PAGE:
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Multiple myeloma patient Geoff Nyssen begins CART T cell treatment in the US

A Melbourne father told he may not make it to Christmas is undergoing a potentially life-changing new cancer therapy in the US — thanks to $1 million of Australian government funding.

Father-of-two Geoff Nyssen, 49, was diagnosed with multiple myeloma, a form of blood cancer, in 2014 and told he would likely live for only 10 years.

WATCH THE VIDEO ABOVE: Australian father receives life-saving treatment in America.

Watch the latest news and stream for free on 7plus >>

With the only treatment readily available in Australia having been largely unsuccessful for him, Nyssen set his sights on a new therapy available only overseas.

Chimeric Antigen Receptor T-cell therapy, or CAR T-cell therapy, is a form of immunotherapy which works by altering the immune system’s T-cells, helping the body attack cancer.

The therapy has been approved in Australia to treat some forms of leukaemia and lymphoma.

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But it can be accessed for myeloma only through clinical trials.

Nyssen’s rare form of multiple myeloma excludes him from these trials.

After repeated applications to the federal government to fund his CAR T cell treatment overseas, Nyssen was finally approved in August.

He left for the United States in November.

The treatment will cost the Australian government about $1 million.

For the past six weeks, he has been undergoing treatment at the Fred Hutch Cancer Centre in Seattle, documenting his journey on social media.

Nyssen told 7NEWS being so far away from his family, especially at Christmas, has been difficult.

Geoff Nyssen is now undergoing CART T-cell treatment in Seattle. Credit: 7NEWS

“It’s (my) first Christmas away from my kids, you know they’re only 15 and 18, so that’s hard,” he said.

Nyssen’s doctor Professor Miles Prince said the Melbourne father had a 97 per cent chance of responding to the treatment.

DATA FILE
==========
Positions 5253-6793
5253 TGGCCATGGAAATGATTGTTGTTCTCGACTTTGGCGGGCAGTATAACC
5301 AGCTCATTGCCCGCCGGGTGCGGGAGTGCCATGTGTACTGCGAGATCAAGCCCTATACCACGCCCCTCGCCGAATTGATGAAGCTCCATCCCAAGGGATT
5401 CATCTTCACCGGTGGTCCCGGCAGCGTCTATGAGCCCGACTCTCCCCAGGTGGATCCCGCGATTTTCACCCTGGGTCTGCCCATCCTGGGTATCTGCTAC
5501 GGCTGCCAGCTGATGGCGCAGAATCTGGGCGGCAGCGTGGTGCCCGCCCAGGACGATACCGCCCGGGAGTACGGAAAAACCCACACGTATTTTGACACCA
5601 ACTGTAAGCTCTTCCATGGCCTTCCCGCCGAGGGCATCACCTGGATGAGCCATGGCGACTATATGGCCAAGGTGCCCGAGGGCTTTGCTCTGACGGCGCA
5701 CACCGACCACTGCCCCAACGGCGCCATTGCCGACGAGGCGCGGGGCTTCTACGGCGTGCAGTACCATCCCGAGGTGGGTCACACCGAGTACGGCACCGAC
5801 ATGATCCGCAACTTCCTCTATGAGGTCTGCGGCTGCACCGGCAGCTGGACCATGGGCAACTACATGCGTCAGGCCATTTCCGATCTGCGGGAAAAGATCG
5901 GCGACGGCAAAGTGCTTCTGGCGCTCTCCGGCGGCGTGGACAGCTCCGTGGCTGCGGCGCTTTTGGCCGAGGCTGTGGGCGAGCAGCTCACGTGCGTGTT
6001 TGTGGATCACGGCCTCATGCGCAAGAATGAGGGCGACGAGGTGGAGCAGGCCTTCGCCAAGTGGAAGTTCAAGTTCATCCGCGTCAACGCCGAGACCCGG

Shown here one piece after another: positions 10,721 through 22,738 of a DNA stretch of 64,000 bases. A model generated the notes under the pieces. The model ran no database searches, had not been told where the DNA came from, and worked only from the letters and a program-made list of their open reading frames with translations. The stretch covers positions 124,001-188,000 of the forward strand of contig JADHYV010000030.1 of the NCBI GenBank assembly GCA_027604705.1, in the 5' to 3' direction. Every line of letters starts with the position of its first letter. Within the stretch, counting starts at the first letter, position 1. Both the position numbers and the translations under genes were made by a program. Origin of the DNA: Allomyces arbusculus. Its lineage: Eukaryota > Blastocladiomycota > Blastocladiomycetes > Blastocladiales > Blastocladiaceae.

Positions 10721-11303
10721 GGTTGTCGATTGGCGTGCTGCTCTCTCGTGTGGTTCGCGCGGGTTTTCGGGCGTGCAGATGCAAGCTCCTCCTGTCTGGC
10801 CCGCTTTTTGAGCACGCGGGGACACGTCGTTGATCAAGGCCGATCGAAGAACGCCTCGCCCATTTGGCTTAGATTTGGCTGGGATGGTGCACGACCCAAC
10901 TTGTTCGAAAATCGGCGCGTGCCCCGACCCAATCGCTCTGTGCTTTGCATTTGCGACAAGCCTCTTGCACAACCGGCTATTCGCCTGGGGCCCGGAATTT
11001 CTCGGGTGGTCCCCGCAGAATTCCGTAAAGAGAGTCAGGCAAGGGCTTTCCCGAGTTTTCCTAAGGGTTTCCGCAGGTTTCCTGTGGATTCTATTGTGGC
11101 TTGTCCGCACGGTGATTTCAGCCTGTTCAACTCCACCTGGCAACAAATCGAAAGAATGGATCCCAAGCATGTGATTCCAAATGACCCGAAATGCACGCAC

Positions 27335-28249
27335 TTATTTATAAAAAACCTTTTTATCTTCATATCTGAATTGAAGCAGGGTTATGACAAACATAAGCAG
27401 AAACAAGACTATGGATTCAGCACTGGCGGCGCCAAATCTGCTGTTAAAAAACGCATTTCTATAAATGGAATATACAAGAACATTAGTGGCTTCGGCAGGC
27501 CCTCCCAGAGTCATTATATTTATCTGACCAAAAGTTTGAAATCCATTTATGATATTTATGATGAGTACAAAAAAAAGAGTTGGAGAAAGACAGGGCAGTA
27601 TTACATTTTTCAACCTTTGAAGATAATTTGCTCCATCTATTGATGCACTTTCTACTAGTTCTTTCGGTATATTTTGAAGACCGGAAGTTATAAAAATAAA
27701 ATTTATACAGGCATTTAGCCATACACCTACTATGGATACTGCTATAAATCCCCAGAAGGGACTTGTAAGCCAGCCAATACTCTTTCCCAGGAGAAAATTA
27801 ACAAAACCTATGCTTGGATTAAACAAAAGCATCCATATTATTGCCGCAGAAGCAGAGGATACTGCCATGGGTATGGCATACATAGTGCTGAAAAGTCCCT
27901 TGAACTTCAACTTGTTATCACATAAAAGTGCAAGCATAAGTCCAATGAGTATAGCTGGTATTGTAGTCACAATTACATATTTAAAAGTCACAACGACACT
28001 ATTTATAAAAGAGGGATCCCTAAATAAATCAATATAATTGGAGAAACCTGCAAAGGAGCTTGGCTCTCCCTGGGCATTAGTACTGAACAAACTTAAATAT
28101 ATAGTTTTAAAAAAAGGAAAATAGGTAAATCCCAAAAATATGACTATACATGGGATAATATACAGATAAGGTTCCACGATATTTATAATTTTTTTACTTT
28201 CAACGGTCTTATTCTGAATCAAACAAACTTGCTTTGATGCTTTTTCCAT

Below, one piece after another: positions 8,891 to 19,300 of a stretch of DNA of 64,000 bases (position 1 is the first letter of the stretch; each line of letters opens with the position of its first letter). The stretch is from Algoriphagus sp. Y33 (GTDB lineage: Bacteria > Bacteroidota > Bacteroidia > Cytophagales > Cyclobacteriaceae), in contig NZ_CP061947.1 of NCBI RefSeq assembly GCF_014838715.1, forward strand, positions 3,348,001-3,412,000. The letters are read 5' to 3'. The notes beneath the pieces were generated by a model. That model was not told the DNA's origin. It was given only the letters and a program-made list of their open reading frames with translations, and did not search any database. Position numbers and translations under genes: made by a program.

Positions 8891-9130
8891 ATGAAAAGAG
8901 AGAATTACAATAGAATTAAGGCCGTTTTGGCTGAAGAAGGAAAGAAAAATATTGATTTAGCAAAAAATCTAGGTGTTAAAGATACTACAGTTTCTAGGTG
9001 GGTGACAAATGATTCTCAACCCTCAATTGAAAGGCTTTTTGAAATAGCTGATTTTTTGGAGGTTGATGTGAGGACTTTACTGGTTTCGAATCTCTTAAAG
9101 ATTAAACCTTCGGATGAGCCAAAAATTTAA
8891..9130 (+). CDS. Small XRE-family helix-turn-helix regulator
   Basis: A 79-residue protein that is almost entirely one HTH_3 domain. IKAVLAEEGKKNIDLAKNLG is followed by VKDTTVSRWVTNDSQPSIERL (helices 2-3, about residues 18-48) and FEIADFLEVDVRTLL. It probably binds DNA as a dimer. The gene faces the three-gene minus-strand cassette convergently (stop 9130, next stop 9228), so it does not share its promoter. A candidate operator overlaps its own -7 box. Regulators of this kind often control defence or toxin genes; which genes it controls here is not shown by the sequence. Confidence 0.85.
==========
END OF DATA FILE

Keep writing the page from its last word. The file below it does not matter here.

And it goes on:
“(Geoff’s) got an extremely good chance of the disease remaining in remission for at least three to five years and some patients are potentially cured,” Prince said.

“Chemotherapy is becoming a fossil fuel and all of these new immunotherapy drugs are the renewables of the future.”

How does CAR T-cell therapy work?

The body’s immune system is made up of many cells, one of which is the T cell.

T cells are a type of white blood cell and play an important role — to find and destroy abnormal cells such as cancer cells.

However, occasionally, T cells may fail to recognise or properly destroy these abnormal cells.

Geoff Nyssen has been suffering from multiple myeloma for 10 years. Credit: 7NEWS

CAR T-cell therapy works by altering a person’s T cells to better recognise and attack cancer cells.

A small amount of T cells are taken from a person, altered, and then transferred back into the blood stream where they will multiply.

The reprogrammed cells will then search for the cancer cells in the body that they have been designed to destroy.

Nyssen begins this final stage next month, when his modified cells are returned to hopefully kill the myeloma cancer cells in his body.

He is still campaigning for CART T-cell therapy for myeloma to be made accessible to more Australians.

“We need to save lives, myeloma patients’ lives, so that people like me can live better,” Nyssen said.

“So that I can see my daughter get married, so that I can see my son into his later years.”

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